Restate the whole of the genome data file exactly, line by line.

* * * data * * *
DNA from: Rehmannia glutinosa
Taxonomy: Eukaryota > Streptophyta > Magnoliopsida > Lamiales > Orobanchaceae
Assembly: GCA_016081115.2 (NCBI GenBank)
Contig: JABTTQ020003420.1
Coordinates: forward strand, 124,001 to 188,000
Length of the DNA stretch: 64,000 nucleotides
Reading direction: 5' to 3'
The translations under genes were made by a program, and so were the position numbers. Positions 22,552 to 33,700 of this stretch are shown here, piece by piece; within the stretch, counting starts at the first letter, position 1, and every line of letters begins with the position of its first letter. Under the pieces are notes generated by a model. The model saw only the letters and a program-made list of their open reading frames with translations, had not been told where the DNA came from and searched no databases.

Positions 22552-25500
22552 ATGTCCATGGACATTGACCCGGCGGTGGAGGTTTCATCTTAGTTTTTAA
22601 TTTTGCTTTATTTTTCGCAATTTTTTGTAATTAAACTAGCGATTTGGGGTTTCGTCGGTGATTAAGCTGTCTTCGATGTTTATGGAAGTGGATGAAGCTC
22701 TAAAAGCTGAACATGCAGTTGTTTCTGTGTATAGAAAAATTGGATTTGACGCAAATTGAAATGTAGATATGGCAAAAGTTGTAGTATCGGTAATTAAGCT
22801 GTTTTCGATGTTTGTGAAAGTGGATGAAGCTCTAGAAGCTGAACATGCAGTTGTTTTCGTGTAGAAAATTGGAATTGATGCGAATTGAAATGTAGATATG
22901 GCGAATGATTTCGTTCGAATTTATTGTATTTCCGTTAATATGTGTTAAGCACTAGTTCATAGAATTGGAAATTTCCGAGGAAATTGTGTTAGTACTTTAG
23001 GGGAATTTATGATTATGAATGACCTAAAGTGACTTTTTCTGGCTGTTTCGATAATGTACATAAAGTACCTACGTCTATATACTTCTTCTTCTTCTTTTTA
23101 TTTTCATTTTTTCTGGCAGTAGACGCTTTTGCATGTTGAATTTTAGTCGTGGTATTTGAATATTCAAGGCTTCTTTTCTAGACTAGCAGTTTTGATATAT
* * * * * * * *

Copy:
DNA from: Rehmannia glutinosa
Taxonomy: Eukaryota > Streptophyta > Magnoliopsida > Lamiales > Orobanchaceae
Assembly: GCA_016081115.2 (NCBI GenBank)
Contig: JABTTQ020003420.1
Coordinates: forward strand, 124,001 to 188,000
Length of the DNA stretch: 64,000 nucleotides
Reading direction: 5' to 3'
The translations under genes were made by a program, and so were the position numbers. Positions 22,552 to 33,700 of this stretch are shown here, piece by piece; within the stretch, counting starts at the first letter, position 1, and every line of letters begins with the position of its first letter. Under the pieces are notes generated by a model. The model saw only the letters and a program-made list of their open reading frames with translations, had not been told where the DNA came from and searched no databases.

Positions 22552-25500
22552 ATGTCCATGGACATTGACCCGGCGGTGGAGGTTTCATCTTAGTTTTTAA
22601 TTTTGCTTTATTTTTCGCAATTTTTTGTAATTAAACTAGCGATTTGGGGTTTCGTCGGTGATTAAGCTGTCTTCGATGTTTATGGAAGTGGATGAAGCTC
22701 TAAAAGCTGAACATGCAGTTGTTTCTGTGTATAGAAAAATTGGATTTGACGCAAATTGAAATGTAGATATGGCAAAAGTTGTAGTATCGGTAATTAAGCT
22801 GTTTTCGATGTTTGTGAAAGTGGATGAAGCTCTAGAAGCTGAACATGCAGTTGTTTTCGTGTAGAAAATTGGAATTGATGCGAATTGAAATGTAGATATG
22901 GCGAATGATTTCGTTCGAATTTATTGTATTTCCGTTAATATGTGTTAAGCACTAGTTCATAGAATTGGAAATTTCCGAGGAAATTGTGTTAGTACTTTAG
23001 GGGAATTTATGATTATGAATGACCTAAAGTGACTTTTTCTGGCTGTTTCGATAATGTACATAAAGTACCTACGTCTATATACTTCTTCTTCTTCTTTTTA
23101 TTTTCATTTTTTCTGGCAGTAGACGCTTTTGCATGTTGAATTTTAGTCGTGGTATTTGAATATTCAAGGCTTCTTTTCTAGACTAGCAGTTTTGATATAT